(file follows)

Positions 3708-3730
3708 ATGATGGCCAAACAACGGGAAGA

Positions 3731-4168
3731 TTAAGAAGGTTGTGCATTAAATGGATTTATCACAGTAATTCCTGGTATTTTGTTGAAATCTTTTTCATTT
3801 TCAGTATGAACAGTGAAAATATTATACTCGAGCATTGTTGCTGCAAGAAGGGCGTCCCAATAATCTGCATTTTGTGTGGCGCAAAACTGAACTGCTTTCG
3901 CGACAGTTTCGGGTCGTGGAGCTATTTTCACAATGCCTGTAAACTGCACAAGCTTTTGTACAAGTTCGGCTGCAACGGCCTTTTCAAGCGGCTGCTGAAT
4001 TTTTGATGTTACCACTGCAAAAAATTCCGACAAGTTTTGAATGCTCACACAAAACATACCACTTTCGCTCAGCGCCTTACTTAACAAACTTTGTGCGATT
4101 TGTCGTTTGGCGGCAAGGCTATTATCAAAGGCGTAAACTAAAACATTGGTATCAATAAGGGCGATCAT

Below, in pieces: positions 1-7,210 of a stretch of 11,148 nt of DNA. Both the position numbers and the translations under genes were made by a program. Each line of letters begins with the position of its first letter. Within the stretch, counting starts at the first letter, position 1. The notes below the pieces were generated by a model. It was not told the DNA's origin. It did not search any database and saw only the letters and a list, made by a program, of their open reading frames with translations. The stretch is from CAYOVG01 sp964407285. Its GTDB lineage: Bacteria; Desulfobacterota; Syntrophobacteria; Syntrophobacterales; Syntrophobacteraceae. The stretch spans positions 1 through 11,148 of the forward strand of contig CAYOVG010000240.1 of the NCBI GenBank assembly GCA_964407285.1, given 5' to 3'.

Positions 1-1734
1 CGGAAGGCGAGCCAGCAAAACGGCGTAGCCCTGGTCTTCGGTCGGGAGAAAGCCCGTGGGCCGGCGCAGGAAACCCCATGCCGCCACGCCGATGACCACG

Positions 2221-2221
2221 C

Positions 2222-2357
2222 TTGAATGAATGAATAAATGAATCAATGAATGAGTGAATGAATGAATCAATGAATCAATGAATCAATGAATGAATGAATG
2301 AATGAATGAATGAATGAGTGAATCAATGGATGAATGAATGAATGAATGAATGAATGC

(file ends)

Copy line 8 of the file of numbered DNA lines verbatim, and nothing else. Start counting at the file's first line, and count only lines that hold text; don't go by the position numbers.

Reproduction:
4101 TGTCGTTTGGCGGCAAGGCTATTATCAAAGGCGTAAACTAAAACATTGGTATCAATAAGGGCGATCAT